Trump claims Christianity under threat in US in pitch to evangelical voters


Donald Trump warned that Christianity in America would be left “in tatters” if Joe Biden were re-elected for a second term as he called on Saturday for evangelicals to vote for him in record numbers.

Speaking at a conference of influential evangelical leaders in Washington, the Republican former president accused the “radical left” of “silencing” Christians, endorsed the display of the Ten Commandments in public schools and at one point said he had “wounds” all over his body from political persecution.

“If I took this shirt off, you would see a beautiful, beautiful person. But you would see wounds all over, all over me,” Trump said. “I have taken a lot of wounds, I can tell you. More than I suspect any president ever.”

Trump was cheered by the crowd of more than a thousand self-described evangelical Christians at the annual “Road to Majority” conference organised by the influential Faith and Freedom Coalition.

Ralph Reed, the group’s founder and chair, introduced Trump as a “dear friend” and a “tireless, indefatigable champion of faith and freedom and this great country”.

Reed alluded to critics’ initial scepticism of Trump’s commitment to evangelical voters, saying: “They told us we couldn’t trust him. They told us he wouldn’t keep his word. But as president of the United States, he kept every single promise he made to us.”

Trump took to the stage in Washington to a recording of his campaign anthem, Lee Greenwood’s “God Bless the USA”. Many in the crowd wore red “Make America Great Again” caps and waved small American flags, while others held up their hands as if to pray.

When he first ran for president in 2016, Trump, a brash former casino owner who has been married three times and once famously struggled to name his favourite Bible verse, was not the first choice for many evangelical voters. But he earned plaudits for his commitment to appointing conservative judges, including the three Supreme Court justices who helped to overturn Roe vs Wade, which guaranteed the constitutional right to an abortion, in 2022.

Trump again took credit for the ruling being overturned on Saturday, but defended his decision not to endorse a national abortion ban that has been called for by many anti-abortion advocates and evangelical leaders. Trump has instead argued that the reversal of Roe means individual states should be left to set their own abortion restrictions, in a move that has been seen in part as a reaction to concerns that stricter abortion laws have hurt Republicans and helped Democrats at the ballot box.

“It is now up to the will of the people in each state. Some states will be more conservative, other states will be more liberal . . . every voter has to go with your heart, and do what is right, but we also have to get elected, because we have a lot of other things.”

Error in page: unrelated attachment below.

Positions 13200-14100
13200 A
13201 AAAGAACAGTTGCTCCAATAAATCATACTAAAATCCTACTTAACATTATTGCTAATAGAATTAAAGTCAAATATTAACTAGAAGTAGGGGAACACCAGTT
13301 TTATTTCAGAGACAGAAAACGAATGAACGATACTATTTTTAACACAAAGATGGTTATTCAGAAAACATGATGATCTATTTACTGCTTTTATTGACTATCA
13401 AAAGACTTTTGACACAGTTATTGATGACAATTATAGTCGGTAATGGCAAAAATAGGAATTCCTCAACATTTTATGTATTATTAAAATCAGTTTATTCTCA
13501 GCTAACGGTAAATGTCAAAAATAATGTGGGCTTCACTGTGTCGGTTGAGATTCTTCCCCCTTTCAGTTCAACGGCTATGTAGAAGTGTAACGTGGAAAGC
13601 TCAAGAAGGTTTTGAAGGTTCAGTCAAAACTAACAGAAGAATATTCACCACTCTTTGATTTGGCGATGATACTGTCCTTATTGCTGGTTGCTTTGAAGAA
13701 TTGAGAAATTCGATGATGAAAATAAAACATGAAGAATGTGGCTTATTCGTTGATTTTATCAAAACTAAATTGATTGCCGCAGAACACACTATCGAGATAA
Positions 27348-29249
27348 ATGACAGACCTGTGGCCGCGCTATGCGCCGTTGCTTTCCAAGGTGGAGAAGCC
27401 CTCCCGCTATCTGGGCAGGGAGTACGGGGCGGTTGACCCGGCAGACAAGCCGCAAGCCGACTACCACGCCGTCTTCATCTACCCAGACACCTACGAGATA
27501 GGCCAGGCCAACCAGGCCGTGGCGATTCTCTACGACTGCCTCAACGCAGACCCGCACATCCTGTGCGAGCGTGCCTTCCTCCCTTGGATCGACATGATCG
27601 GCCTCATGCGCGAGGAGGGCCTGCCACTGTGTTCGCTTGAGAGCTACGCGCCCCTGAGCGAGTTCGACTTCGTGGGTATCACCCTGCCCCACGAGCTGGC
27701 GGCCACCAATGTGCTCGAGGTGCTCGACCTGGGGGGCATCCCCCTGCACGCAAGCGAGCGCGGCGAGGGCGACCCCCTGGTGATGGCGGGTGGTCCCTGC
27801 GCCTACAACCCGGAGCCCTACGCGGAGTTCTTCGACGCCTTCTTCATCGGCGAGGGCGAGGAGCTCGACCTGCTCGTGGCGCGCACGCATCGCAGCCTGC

Today, white evangelical Christians make up a key constituency of Trump’s base of support. A Pew survey conducted earlier this year found around four in five white evangelical Protestant voters said they would vote for Trump if the election were held today. Trump also drew strong support from white non-evangelical Protestants, and white Catholics, with 57 per cent and 61 per cent of both groups, respectively, saying they intended to vote for Trump.

Trump’s appearance on Saturday aimed to get out that vote: “Christians go to church but they don’t vote that much. Do you know the power you would have if you would vote? So you have got to get out and vote, just this time. ”

“I don’t care, in four years, you don’t have to vote, OK? In four years, don’t vote, I don’t care,” he added.

As former president, Trump is only eligible to complete one additional term.

“Christians cannot afford to sit on the sidelines,” Trump added. “If Joe Biden gets back in, Christianity will not be safe in a nation with no borders, no laws, no freedom, no future . . . your religion certainly will be, I think, in tatters, if you want to know the truth.”

“Our allegiance is . . . to our country and our belief system and our creator,” Trump added, prompting a shout of “Amen!” from the crowd. “We do not answer to the bureaucrats in Washington. We answer to God in heaven.”

A Biden campaign spokesperson called Trump’s speech “incoherent” and “unhinged,” adding it “showed voters in his own words that he is a threat to our freedoms and is too dangerous to be let anywhere near the White House again.”

But conference attendees were largely enthusiastic about the former president, describing Trump as a man of faith who they were confident would escape punishment for his alleged crimes and be elected to another term in the White House in November.

“I can see how God has been protecting him,” said Alfonso Talavera, a 59-year-old real estate agent from Maryland.

“Everything that [Trump] has been going through, it is a lot . . . he is a person that God is protecting. He is a faithful person. When he speaks, he goes to the gospel . . . and he asks for prayers as well.”



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